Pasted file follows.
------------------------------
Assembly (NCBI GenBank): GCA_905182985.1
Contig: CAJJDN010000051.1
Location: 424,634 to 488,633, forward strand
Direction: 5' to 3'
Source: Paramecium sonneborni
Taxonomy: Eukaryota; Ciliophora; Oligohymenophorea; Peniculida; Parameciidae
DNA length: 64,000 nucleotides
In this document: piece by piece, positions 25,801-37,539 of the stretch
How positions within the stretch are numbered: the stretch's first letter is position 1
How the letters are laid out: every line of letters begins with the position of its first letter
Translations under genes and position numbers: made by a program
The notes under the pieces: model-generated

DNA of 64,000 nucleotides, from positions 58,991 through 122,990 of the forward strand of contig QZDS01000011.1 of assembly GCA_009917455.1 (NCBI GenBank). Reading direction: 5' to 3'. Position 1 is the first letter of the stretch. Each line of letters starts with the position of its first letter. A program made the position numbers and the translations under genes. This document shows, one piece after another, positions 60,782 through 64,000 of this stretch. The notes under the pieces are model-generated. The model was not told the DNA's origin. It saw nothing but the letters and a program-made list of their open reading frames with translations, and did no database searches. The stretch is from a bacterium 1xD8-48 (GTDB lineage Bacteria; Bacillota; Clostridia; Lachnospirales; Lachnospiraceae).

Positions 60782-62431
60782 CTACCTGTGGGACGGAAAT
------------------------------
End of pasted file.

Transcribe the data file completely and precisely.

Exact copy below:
Assembly (NCBI GenBank): GCA_905182985.1
Contig: CAJJDN010000051.1
Location: 424,634 to 488,633, forward strand
Direction: 5' to 3'
Source: Paramecium sonneborni
Taxonomy: Eukaryota; Ciliophora; Oligohymenophorea; Peniculida; Parameciidae
DNA length: 64,000 nucleotides
In this document: piece by piece, positions 25,801-37,539 of the stretch
How positions within the stretch are numbered: the stretch's first letter is position 1
How the letters are laid out: every line of letters begins with the position of its first letter
Translations under genes and position numbers: made by a program
The notes under the pieces: model-generated

DNA of 64,000 nucleotides, from positions 58,991 through 122,990 of the forward strand of contig QZDS01000011.1 of assembly GCA_009917455.1 (NCBI GenBank). Reading direction: 5' to 3'. Position 1 is the first letter of the stretch. Each line of letters starts with the position of its first letter. A program made the position numbers and the translations under genes. This document shows, one piece after another, positions 60,782 through 64,000 of this stretch. The notes under the pieces are model-generated. The model was not told the DNA's origin. It saw nothing but the letters and a program-made list of their open reading frames with translations, and did no database searches. The stretch is from a bacterium 1xD8-48 (GTDB lineage Bacteria; Bacillota; Clostridia; Lachnospirales; Lachnospiraceae).

Positions 60782-62431
60782 CTACCTGTGGGACGGAAAT